Thursday, March 04, 2010

2nd Maryland

These are my 2nd Maryland figures. They are a mix of Perry figures, with a couple of Old Glory guys thrown in to fill it out to 36 figures. I ordered figures in regulation uniforms, hunting shirts and shirt sleeves to show the varying attire of the unit. It's size represents the strength of the 2nd Maryland at Guilford Courthouse, the first of several engagements the regiment went on to fight in 1781. The unit was also at Hobkirk's Hill and Eutaw Springs. At each succeeding battle the unit got a bit smaller due to casualties and, no doubt, desertion.

At Guilford the 2nd Maryland was a green regiment. Unlike the veteran 1st Maryland, they didn't receive the blue regimentals, faced red. They drilled and trained under Nathaniel Greene as the light corps of his army maneuvered north through North Carolina, leading Cornawallis and his army a merry chase. However, the unit was drawn from the entire state of Maryland, rather than a particular locale, loosening those necessary bonds of unit attachment, and many of their officers were transferred to the First Maryland.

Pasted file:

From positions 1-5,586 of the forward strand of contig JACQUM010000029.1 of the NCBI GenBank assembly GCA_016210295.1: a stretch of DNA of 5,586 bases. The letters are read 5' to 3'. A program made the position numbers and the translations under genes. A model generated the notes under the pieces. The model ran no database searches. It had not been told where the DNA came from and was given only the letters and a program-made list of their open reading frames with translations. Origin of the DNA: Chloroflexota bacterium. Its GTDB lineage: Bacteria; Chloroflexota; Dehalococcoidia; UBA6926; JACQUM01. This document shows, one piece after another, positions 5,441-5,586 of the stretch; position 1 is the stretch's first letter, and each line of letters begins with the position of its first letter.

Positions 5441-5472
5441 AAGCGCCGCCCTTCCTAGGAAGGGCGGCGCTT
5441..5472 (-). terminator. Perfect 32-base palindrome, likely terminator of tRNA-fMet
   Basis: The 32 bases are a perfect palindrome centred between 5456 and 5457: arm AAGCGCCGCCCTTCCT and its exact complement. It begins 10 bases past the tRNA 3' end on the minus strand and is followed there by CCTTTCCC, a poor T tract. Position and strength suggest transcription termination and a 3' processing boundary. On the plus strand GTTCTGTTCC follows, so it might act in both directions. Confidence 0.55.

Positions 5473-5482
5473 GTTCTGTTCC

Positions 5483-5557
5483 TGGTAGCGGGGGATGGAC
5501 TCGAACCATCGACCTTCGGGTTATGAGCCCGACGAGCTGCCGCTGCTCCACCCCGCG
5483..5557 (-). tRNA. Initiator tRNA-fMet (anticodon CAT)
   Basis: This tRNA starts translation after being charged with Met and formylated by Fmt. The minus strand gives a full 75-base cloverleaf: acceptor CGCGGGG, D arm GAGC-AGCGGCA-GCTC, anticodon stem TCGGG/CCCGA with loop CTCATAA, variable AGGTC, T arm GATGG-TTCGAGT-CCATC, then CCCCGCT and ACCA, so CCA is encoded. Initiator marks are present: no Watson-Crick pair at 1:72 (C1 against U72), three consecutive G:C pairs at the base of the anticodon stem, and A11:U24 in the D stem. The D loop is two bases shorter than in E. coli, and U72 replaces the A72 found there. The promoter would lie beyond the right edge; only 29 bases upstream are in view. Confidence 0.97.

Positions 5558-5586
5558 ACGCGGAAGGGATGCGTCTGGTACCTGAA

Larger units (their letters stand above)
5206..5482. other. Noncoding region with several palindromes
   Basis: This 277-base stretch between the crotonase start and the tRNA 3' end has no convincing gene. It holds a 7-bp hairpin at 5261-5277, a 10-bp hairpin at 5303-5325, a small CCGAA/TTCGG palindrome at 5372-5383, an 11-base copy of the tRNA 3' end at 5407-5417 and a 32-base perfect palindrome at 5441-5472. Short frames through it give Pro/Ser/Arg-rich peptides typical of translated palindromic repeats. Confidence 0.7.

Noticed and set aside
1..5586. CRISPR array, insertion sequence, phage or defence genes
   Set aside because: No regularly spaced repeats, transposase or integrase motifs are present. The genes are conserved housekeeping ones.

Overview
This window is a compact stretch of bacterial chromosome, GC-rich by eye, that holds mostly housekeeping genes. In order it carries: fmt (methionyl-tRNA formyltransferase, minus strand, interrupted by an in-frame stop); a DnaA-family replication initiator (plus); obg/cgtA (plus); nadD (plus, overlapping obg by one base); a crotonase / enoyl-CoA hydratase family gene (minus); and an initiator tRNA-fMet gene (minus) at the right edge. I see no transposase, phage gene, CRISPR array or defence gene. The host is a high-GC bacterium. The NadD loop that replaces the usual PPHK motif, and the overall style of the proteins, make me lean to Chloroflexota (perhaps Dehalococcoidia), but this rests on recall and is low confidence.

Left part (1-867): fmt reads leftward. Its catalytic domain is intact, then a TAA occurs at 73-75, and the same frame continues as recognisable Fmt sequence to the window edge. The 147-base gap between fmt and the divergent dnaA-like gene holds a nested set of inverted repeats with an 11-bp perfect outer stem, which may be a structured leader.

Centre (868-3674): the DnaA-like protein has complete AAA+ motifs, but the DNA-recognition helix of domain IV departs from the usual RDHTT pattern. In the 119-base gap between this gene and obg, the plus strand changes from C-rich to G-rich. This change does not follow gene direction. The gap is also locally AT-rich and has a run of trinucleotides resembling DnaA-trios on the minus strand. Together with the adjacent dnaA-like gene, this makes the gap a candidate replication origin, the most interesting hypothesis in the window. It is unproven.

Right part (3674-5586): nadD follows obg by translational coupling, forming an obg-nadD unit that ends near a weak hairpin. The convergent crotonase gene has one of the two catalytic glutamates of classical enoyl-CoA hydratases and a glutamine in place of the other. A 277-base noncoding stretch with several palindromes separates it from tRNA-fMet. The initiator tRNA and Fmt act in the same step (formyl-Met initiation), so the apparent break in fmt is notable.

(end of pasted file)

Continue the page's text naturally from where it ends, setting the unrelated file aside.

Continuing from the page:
Their first action was at Guilford, where they formed part of Greene's third line of Continentals. Unfortunately, they broke under the British attack, which led to the counterattack by the 1st Maryland and Greene's withdrawal despite brilliant fighting on the day.

The Perry figures are mix of uniform types as I explained above. I chose to go with the firing line poses because of the nice mix of miniatures. It's pretty impressive in a large unit. Standards, as with all American units, were problematic. I went with a version of the stars and stripes based on the Jonathan Trumbull version at Yorktown. I also went with a divisional flag, just for something different.

This is the first of three large units for the American Revolution I want to complete by the end of the year. The first and second Virginia regiments are next in line. However, it's unlikely I'll begin working on them until school is out for summer.

My photography is, as always somewhere between crappy and execrable.

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